Look, I get it. It would be great to have a Brady, Rodger, or a Manning ("BraRodging") lining up under center. But frankly, those guys aren't just lying around, waiting for a team to decide they need an upgrade at QB. A team needs an unlikely combination of luck and bad performance at precisely the right time to land those kind of once-in-a-franchise qbs. Everyone else has to get by with a guy who can make passes and who understands the playbook. Schaub IS that guy but this year, (a) something happened right around week 11/12 and (b) we've ignord the offense in our drafts for far too long.
Yeah, the Schaub we had in December/January isn't the guy that can lead us to the promised land. But that's not the Schaub we've come to know. He was the guy earlier in the season and he most definitely was the guy in his record-setting 2009 season. In 2009, 2010, and 2012, he has thrown for over 4,000 yards (one of those was 4,700). He may not be a BraRodging caliber QB, but qbs who can consistently throw for more than 4,000 yards don't grow on trees either. Especially with our team's focus on the run. Simply put, he has the physical skills.
Just take a closer look at the stats for the year. http://www.nfl.com/player/mattschaub/2505982/gamelogs. He went from 18 tds to 13 ints (not awesome but above average, particularly for a team as built around the run as the Texans), or roughly 1.63 tds per game, to finishing the last seven games of the regular season with 4 tds and 4 ints, or 0.57 tds per game. That sort of drop from 1.63 to 0.57 doesn't just happen. Clearly, something changed after/during week 11's game against Jacksonville because he was never the same again. I don't have access to the game tape to see what, but something must have changed in week 12. He was hesitant and nervous in a way he never was before. I'm chalking this up to some nagging injury the team kept under wraps or to teams learning to capitalize on the embarrassing weakness in the right side of the line.
We've also been flat-out ignoring the offense in our drafts, trying to rely on a combination of good game planning by Kubiak, careful throws and reads by Schaub, and beautiful runs by Foster. In 2008, three out of our first four picks were on defense. Our first rounder went to Duane Brown, who was the main bright spot in our shaky line-play this year. (Remember all those times we ran left this year?) In 2009, the same thing happened; three of our first picks were on defense. The only offensive pick, Antoine Caldwell in the third round, has been a disappointment. The Texans repeated the mix in 2010, again 3/4 for defense. The only offensive pick, Ben Tate, has struggled to see the field instead of Forsett. In 2011, they decided to really shirk the offense and spent all four (actually first five) picks on defense. (This was when Wade came in, and my pet theory is we helped land him by offering him near total control of the picks in that draft.) 2012 is the first year we went back to offense with only 1/4 going to the defense, but rookies struggle to contribute in the NFL in their first year.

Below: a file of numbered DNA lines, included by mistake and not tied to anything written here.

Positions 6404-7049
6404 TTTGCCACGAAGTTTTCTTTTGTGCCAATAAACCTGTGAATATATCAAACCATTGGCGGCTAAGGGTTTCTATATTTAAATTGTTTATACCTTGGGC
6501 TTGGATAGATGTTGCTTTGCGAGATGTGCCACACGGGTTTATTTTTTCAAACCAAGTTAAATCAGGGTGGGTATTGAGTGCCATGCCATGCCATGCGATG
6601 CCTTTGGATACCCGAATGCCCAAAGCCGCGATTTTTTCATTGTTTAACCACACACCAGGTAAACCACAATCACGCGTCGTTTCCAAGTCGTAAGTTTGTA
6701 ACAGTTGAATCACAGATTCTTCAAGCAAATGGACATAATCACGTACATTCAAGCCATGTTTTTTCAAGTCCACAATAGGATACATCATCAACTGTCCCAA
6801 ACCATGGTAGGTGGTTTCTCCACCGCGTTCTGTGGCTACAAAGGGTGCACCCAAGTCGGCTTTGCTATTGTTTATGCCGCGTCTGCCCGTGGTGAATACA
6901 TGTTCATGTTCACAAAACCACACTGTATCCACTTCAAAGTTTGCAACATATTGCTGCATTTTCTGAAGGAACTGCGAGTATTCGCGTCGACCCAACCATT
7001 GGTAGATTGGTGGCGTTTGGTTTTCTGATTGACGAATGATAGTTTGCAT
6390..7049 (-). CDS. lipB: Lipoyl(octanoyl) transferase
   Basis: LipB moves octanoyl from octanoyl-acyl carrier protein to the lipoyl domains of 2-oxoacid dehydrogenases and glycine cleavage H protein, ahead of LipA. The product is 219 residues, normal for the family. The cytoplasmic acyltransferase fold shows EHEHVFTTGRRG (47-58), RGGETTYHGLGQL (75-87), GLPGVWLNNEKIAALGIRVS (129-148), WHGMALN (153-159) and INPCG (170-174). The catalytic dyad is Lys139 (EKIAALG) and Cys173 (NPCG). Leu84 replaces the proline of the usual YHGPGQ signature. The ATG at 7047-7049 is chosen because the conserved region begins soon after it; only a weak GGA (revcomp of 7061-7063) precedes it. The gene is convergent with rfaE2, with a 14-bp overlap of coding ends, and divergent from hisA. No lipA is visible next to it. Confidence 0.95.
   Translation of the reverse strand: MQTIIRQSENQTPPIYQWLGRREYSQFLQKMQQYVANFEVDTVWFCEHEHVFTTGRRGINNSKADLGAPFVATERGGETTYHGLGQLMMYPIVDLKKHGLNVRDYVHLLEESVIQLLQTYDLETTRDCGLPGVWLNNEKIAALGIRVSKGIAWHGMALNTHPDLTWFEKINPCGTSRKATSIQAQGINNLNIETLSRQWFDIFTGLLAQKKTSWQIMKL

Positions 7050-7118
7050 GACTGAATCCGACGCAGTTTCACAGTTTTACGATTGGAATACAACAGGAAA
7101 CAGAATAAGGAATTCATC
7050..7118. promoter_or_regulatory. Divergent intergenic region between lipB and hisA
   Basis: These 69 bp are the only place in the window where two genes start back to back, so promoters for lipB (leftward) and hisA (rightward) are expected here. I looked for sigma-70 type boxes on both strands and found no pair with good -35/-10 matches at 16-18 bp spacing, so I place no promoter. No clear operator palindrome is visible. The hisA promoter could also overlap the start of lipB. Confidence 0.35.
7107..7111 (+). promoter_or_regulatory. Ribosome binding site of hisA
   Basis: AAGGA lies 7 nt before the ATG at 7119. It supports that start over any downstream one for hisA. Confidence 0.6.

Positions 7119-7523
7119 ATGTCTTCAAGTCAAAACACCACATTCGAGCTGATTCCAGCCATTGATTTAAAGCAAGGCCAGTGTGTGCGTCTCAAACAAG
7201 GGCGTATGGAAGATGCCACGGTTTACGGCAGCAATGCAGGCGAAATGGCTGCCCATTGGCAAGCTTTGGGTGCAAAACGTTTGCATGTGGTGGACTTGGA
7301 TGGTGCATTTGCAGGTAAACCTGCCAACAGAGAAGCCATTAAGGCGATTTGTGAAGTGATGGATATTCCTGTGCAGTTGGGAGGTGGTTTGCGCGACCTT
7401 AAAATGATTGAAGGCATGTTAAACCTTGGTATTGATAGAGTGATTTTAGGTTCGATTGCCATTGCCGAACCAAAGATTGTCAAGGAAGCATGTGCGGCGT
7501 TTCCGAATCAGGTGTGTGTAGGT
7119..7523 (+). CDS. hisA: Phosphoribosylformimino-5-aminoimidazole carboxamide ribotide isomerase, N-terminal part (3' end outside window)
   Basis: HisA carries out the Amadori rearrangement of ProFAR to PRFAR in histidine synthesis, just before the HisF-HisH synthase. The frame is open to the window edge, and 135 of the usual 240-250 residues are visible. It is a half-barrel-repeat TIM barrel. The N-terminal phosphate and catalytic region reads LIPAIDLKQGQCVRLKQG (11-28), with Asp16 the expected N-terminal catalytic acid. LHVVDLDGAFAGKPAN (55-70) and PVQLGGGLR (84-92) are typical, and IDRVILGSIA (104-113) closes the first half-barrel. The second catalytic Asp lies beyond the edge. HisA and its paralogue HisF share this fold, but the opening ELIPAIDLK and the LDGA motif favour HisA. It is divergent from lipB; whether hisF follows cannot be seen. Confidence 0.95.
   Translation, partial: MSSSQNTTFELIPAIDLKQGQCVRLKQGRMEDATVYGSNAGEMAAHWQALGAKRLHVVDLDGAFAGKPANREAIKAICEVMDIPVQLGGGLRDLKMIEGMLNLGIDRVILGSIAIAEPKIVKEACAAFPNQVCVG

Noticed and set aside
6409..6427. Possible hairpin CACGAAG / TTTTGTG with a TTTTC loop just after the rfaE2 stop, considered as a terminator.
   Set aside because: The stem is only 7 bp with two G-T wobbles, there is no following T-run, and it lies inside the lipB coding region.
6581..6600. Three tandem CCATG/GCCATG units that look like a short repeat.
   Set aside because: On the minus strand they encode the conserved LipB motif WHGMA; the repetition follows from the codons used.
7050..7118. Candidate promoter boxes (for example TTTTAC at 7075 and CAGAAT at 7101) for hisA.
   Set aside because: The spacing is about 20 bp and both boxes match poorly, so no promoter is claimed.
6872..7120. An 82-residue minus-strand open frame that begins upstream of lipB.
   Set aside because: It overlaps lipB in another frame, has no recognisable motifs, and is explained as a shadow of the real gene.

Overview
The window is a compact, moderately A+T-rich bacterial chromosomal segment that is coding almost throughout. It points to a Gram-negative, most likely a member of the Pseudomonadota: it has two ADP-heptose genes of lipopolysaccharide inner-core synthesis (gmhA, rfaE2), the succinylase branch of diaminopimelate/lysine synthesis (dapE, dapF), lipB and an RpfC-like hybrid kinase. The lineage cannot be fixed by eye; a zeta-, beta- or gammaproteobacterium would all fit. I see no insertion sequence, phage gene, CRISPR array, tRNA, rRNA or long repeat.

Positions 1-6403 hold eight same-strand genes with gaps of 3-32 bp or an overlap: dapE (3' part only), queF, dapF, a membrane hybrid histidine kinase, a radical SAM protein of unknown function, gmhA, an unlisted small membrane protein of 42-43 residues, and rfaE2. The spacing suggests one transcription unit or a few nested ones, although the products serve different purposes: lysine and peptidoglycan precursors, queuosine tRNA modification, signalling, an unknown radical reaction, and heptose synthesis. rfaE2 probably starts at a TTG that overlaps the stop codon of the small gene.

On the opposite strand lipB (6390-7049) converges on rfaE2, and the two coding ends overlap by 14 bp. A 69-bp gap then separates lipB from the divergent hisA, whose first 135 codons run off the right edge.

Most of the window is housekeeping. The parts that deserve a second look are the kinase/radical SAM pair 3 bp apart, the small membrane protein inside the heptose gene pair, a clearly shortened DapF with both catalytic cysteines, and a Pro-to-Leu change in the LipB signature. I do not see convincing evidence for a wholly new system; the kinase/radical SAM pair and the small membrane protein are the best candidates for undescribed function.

So out of our last five drafts, our top four picks have gone to defense 15 times out of 20. And aside from Duane Brown, not a single one of those offensive picks have panned out enough to start. Not one. In other words, our offense has aged and atrophied since 2008 without a single injection of new blood beyond a lucky grab at Arian Foster. Matt Schaub, Owen Daniels, Andre Johnson, Duane Brown, and Arian Foster are a damn solid core, but they keep getting older as other teams keep getting younger, faster, and better. It's untenable.
I don't blame Schaub. I blame our front office for either neglecting the offense or struggling to identify offensive talent. There's only so much Kubiak's offensive wizardry and Schaub's play can do when defense has consistently received all the love for five years now. In 2013, I say we pay attention to the offense. Let's get some help at wide receiver. Let's shore up the right side of the line. But let's not make the mistake of jettisoning our franchise quarterback when he's proven he can do it. All Schaub needs is the tools.